A sermon preached by the Dean of Melbourne, the Very Revd Dr Andreas Loewe, at St Paul’s Cathedral Melbourne on the Sixth Sunday of Easter, 25 May 2014:
This morning’s lessons (1 Peter 3.8-22, John 14.15-21) invite us to live by the principle that lies at the heart of the Trinity—the principle of the love Christ has for his Father; the love that flows from both the Father and the Son: the love of the Holy Spirit. They give us powerful insights into how this principle of sacrificial love was lived out in times of persecution and great insecurity about the future of the Christian church. They encourage us to believe that, whatever external circumstances we may face—whether we are buoyed up in times of growth and strength, or weighed down in times of hardship and persecution—‘those who love Christ will be loved by the Father’, and that Christ ‘will love them and reveal himself to them’ (John 18.21). Finally, they invite us to share ourselves in the work of transformational living—living so that others may be brought to the love we know and believe in—through our giving and our living.
Our epistle reading from the first letter of Peter (1 Peter 3.8-22) was written in the second half of the first Christian century, a time of incredible uncertainty and hardship for the early Christian communities of the Roman Empire. During the brutal reign of emperor Nero, Christians and Jews were routinely persecuted: it was Nero who put the apostles Peter and Paul to death and, with them, innumerable Christians in Rome. In his Annals, Tacitus, one of the greatest first-century historians, suggests that Nero’s persecution of Christians was an elaborate cover up for the infamous burning of Rome (Annals, XV, 44).Written in the smouldering ashes of Rome and with the memory of the first generation of Christian martyrs very much alive, our epistle speaks a message of peace and love into a world full of uncertainty and hostile to people of faith.
The congregations to whom our epistle was addressed are called to live by the way of love, not share the hatred of their oppressors. They are invited to remain united in face of danger, to share in one another’s sufferings, support one another in hardship and difficulty. They are encouraged to ‘have sympathy’; now the Greek word sumpatheis really means ‘share in someone’s feelings’ rather than warm to someone: ‘rejoice with those who rejoice, weep with those who weep’ is how the apostle Paul put it in his epistle to the Romans (Romans 12.15). When faced with the persecutions of their Roman overlords, the early Christians were encouraged to bury their differences, to look out for one another and to share in the love that characterised their faith. As Jesus had said at the table of the Last Supper, only a few verses before today’s Gospel reading commences, ‘by this all will know that you are my disciples, if you love one another’ (John 13.35).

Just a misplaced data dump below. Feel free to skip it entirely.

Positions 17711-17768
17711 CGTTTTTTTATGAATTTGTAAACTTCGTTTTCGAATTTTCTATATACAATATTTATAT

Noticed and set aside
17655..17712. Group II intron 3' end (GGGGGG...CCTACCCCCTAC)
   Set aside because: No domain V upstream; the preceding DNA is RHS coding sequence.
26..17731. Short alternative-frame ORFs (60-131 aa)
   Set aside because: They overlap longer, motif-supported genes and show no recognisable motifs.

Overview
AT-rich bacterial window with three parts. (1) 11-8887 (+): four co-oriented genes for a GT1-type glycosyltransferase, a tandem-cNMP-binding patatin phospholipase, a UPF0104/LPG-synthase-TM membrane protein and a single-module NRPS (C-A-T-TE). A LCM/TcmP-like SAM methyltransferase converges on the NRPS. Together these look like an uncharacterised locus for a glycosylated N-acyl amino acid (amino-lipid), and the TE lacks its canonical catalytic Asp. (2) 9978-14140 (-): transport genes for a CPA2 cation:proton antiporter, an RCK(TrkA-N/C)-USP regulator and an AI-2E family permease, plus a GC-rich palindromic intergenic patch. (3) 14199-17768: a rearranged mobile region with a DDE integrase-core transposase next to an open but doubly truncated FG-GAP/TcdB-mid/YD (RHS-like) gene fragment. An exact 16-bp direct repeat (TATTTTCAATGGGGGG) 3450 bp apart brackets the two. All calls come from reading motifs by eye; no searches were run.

Love, for the writers of our epistle and our Gospel readings, was not just a warm feeling in the heart, or the creation of a deep emotional bond. In the first Christian century to love someone meant first of all to act with righteousness towards them; to treat them as one would expect to be treated oneself. And from this first principle flow a number of important instructions to the Christian community that go beyond the principle of love, of ‘having a tender heart and a humble mind’, as first Peter puts it (1 Peter 3.8). Faced with the ruthless and organised persecution of Christians in the capital and provinces of the Roman empire, our epistle challenges us to love even those who persecute us: ‘Do not repay evil with evil, or abuse for abuse; but on the contrary, repay with a blessing’ (1 Peter 3.9). It is hard to bless those that insult you, let alone bless those that seek after your life. Yet this is what the first epistle of Peter instructs the persecuted Christian community to do: ‘do not repay evil with evil, but repay with a blessing’ (1 Peter 3.8).